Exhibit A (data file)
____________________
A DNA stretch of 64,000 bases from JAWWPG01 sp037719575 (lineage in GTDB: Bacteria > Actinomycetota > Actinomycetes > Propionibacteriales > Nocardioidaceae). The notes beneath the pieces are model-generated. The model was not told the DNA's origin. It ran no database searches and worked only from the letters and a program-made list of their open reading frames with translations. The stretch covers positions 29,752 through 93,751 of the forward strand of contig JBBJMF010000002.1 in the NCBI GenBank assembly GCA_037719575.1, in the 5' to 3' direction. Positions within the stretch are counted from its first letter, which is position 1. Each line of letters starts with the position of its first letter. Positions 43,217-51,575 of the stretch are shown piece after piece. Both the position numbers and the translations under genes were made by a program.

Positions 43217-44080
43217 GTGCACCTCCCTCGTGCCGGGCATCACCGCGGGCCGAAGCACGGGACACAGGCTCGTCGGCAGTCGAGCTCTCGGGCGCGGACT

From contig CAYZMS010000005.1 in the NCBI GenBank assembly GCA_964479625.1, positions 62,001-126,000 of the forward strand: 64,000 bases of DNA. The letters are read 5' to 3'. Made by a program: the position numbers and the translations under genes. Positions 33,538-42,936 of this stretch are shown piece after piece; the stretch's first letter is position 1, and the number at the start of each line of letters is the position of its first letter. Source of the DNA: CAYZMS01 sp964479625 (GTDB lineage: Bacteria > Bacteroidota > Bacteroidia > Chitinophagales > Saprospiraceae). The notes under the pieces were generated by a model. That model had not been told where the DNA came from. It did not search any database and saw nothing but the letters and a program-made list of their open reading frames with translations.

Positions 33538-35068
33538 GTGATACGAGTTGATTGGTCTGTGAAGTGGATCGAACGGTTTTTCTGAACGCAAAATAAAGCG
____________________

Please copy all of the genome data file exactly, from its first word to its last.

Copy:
A DNA stretch of 64,000 bases from JAWWPG01 sp037719575 (lineage in GTDB: Bacteria > Actinomycetota > Actinomycetes > Propionibacteriales > Nocardioidaceae). The notes beneath the pieces are model-generated. The model was not told the DNA's origin. It ran no database searches and worked only from the letters and a program-made list of their open reading frames with translations. The stretch covers positions 29,752 through 93,751 of the forward strand of contig JBBJMF010000002.1 in the NCBI GenBank assembly GCA_037719575.1, in the 5' to 3' direction. Positions within the stretch are counted from its first letter, which is position 1. Each line of letters starts with the position of its first letter. Positions 43,217-51,575 of the stretch are shown piece after piece. Both the position numbers and the translations under genes were made by a program.

Positions 43217-44080
43217 GTGCACCTCCCTCGTGCCGGGCATCACCGCGGGCCGAAGCACGGGACACAGGCTCGTCGGCAGTCGAGCTCTCGGGCGCGGACT

From contig CAYZMS010000005.1 in the NCBI GenBank assembly GCA_964479625.1, positions 62,001-126,000 of the forward strand: 64,000 bases of DNA. The letters are read 5' to 3'. Made by a program: the position numbers and the translations under genes. Positions 33,538-42,936 of this stretch are shown piece after piece; the stretch's first letter is position 1, and the number at the start of each line of letters is the position of its first letter. Source of the DNA: CAYZMS01 sp964479625 (GTDB lineage: Bacteria > Bacteroidota > Bacteroidia > Chitinophagales > Saprospiraceae). The notes under the pieces were generated by a model. That model had not been told where the DNA came from. It did not search any database and saw nothing but the letters and a program-made list of their open reading frames with translations.

Positions 33538-35068
33538 GTGATACGAGTTGATTGGTCTGTGAAGTGGATCGAACGGTTTTTCTGAACGCAAAATAAAGCG